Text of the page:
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North Carolina Lawmakers Target Restroom Provision in Charlotte Ordinance

North Carolina Lawmakers Target Restroom Provision in Charlotte Ordinance

They object to allowing transgender people to use the restrooms matching their gender identity—their true gender.

The speaker of North Carolina’s House of Representatives is promising to reverse what he calls a “radical course” adopted by the Charlotte City Council in its LGBT-inclusive public accommodations ordinance Monday night.

Speaker Tim Moore and fellow Republican lawmakers said Tuesday they would target one provision of the ordinance for repeal—the one allowing transgender people to use the public restrooms and locker rooms corresponding with their gender identity. “That’s the part that’s been alarming to people in Raleigh,” the state capital, Moore spokeswoman Mollie Young told The Charlotte Observer.

In North Carolina, the state legislature can override all or part of any municipal ordinance, or require that it be put to a popular vote. A popular vote forced by a lawsuit against Houston’s LGBT rights ordinance resulted in repeal last year.

Another top Republican legislator, House Majority Leader Mike Hager, said in a press release that lawmakers would seek to eliminate only that provision. “Restrooms and locker rooms should remain distinctly private,” he said, according to the Observer.

Transgender people point out that requiring them to use the facilities corresponding with the gender they were assigned at birth—the wrong gender—undermines their privacy and safety.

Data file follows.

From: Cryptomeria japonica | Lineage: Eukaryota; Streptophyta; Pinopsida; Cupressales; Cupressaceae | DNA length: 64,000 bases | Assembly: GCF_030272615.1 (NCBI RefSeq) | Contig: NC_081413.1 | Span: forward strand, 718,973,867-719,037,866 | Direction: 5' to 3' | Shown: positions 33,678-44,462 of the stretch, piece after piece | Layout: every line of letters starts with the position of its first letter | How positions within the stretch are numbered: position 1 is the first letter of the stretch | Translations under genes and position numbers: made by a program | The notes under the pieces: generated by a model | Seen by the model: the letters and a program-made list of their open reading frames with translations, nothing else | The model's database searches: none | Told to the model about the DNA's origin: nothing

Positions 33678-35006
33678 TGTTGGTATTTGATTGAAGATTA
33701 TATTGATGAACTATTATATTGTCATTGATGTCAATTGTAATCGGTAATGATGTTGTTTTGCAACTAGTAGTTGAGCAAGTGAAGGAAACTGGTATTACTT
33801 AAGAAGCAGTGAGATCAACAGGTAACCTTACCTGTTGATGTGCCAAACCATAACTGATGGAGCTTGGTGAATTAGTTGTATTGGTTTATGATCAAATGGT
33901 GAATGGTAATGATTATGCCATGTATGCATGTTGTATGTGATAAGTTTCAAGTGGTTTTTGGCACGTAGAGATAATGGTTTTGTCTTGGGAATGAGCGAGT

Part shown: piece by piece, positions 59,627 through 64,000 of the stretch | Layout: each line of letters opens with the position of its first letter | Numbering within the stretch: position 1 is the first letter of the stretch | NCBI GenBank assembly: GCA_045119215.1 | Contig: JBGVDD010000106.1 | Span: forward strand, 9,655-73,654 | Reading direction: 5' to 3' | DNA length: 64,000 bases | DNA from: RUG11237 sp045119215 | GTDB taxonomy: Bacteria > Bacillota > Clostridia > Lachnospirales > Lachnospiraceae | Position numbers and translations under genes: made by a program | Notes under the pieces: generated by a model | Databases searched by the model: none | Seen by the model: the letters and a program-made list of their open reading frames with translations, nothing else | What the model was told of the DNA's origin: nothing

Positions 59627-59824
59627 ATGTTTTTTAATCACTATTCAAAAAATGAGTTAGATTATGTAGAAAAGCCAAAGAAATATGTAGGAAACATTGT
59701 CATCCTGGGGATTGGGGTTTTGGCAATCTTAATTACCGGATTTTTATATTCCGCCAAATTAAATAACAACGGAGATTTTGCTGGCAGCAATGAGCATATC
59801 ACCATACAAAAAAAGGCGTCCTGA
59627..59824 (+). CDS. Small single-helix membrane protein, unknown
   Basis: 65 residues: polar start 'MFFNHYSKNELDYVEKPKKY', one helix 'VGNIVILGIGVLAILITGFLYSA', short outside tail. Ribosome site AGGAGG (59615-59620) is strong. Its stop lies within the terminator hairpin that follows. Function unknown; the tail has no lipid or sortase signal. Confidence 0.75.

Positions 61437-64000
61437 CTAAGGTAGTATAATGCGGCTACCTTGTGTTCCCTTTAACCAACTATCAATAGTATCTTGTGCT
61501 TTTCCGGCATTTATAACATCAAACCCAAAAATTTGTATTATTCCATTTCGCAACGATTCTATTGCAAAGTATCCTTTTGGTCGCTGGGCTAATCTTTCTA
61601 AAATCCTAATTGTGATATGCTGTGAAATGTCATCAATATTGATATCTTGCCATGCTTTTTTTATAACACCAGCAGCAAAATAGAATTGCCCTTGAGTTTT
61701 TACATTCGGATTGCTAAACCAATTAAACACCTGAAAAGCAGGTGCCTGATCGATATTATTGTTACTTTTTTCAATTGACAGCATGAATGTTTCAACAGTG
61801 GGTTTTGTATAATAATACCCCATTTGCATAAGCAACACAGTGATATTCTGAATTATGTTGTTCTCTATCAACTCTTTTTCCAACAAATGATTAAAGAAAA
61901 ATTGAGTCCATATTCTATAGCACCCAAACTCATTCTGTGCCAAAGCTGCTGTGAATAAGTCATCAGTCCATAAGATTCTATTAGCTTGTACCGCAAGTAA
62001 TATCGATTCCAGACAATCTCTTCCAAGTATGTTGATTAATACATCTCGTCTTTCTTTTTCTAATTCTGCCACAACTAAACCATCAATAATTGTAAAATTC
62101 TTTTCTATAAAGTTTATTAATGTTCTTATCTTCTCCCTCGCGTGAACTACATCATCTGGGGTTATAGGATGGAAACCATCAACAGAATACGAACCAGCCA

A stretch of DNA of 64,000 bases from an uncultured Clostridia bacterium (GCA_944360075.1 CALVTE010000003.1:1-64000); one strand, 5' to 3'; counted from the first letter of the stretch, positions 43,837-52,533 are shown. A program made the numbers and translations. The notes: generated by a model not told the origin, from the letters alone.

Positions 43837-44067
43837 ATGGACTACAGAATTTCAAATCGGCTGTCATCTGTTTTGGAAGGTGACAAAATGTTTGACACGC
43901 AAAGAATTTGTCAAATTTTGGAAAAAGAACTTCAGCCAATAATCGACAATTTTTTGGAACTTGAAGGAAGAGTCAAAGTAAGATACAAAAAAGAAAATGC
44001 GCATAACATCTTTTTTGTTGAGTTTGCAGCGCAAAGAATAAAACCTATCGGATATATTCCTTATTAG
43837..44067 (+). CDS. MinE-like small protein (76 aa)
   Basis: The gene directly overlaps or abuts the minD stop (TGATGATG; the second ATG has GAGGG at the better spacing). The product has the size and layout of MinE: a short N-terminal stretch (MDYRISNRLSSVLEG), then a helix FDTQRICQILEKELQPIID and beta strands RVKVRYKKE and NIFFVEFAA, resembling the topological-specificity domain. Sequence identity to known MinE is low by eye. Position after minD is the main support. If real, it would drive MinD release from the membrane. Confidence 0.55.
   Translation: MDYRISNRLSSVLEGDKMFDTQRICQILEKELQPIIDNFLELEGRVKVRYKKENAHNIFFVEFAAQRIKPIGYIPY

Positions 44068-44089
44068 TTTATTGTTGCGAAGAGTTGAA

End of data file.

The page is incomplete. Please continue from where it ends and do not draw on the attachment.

“Being assigned male at birth, it can be dangerous if I walk into the men’s bathroom — I’m told I am in the wrong one or ‘outed’ as transgender,” trans woman Lara Nazario told the City Council at Monday night’s meeting. “This often leads to violence.”

Scott Bishop of the Charlotte-area LGBT group MeckPAC said his organization would meet with legislators and seek to persuade them not to repeal any part of the ordinance, which also bans discrimination against LGBT customers by stores, restaurants, hotels, taxi companies, and other businesses open to the public. It does not apply to employment.

“We want to make sure we have conversations at least with the local delegation so that they are up to speed on the issue,” Bishop told the Observer. “It’s a matter of making sure they are as educated as the City Council.”

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